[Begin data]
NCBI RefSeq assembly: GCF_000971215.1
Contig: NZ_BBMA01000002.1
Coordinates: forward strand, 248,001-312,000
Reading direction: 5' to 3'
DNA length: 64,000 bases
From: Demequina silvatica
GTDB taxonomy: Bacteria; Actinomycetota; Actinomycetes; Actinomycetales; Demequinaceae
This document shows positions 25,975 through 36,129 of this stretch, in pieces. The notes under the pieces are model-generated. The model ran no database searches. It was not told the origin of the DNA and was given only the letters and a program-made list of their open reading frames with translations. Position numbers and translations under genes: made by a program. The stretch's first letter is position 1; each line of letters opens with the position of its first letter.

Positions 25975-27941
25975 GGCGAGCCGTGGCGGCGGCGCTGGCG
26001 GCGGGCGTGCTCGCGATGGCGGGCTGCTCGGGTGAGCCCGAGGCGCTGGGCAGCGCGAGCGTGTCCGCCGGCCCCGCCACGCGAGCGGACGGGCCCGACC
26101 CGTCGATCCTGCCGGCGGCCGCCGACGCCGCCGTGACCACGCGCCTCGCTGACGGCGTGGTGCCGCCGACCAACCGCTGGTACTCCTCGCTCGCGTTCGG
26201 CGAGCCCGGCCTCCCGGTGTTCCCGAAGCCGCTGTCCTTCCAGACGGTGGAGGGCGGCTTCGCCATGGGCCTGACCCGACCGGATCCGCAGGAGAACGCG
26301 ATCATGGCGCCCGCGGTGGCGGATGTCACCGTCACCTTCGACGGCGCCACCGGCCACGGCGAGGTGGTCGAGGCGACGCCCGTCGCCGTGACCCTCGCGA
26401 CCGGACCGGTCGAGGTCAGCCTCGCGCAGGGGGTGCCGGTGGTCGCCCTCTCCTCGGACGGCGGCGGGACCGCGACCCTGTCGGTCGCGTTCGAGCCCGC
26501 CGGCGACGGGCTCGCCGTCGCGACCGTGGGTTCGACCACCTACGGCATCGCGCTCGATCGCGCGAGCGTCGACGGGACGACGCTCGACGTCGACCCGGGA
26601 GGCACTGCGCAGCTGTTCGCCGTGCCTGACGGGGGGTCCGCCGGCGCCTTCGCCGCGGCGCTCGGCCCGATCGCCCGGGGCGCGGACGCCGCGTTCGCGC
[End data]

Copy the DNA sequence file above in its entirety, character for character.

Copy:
NCBI RefSeq assembly: GCF_000971215.1
Contig: NZ_BBMA01000002.1
Coordinates: forward strand, 248,001-312,000
Reading direction: 5' to 3'
DNA length: 64,000 bases
From: Demequina silvatica
GTDB taxonomy: Bacteria; Actinomycetota; Actinomycetes; Actinomycetales; Demequinaceae
This document shows positions 25,975 through 36,129 of this stretch, in pieces. The notes under the pieces are model-generated. The model ran no database searches. It was not told the origin of the DNA and was given only the letters and a program-made list of their open reading frames with translations. Position numbers and translations under genes: made by a program. The stretch's first letter is position 1; each line of letters opens with the position of its first letter.

Positions 25975-27941
25975 GGCGAGCCGTGGCGGCGGCGCTGGCG
26001 GCGGGCGTGCTCGCGATGGCGGGCTGCTCGGGTGAGCCCGAGGCGCTGGGCAGCGCGAGCGTGTCCGCCGGCCCCGCCACGCGAGCGGACGGGCCCGACC
26101 CGTCGATCCTGCCGGCGGCCGCCGACGCCGCCGTGACCACGCGCCTCGCTGACGGCGTGGTGCCGCCGACCAACCGCTGGTACTCCTCGCTCGCGTTCGG
26201 CGAGCCCGGCCTCCCGGTGTTCCCGAAGCCGCTGTCCTTCCAGACGGTGGAGGGCGGCTTCGCCATGGGCCTGACCCGACCGGATCCGCAGGAGAACGCG
26301 ATCATGGCGCCCGCGGTGGCGGATGTCACCGTCACCTTCGACGGCGCCACCGGCCACGGCGAGGTGGTCGAGGCGACGCCCGTCGCCGTGACCCTCGCGA
26401 CCGGACCGGTCGAGGTCAGCCTCGCGCAGGGGGTGCCGGTGGTCGCCCTCTCCTCGGACGGCGGCGGGACCGCGACCCTGTCGGTCGCGTTCGAGCCCGC
26501 CGGCGACGGGCTCGCCGTCGCGACCGTGGGTTCGACCACCTACGGCATCGCGCTCGATCGCGCGAGCGTCGACGGGACGACGCTCGACGTCGACCCGGGA
26601 GGCACTGCGCAGCTGTTCGCCGTGCCTGACGGGGGGTCCGCCGGCGCCTTCGCCGCGGCGCTCGGCCCGATCGCCCGGGGCGCGGACGCCGCGTTCGCGC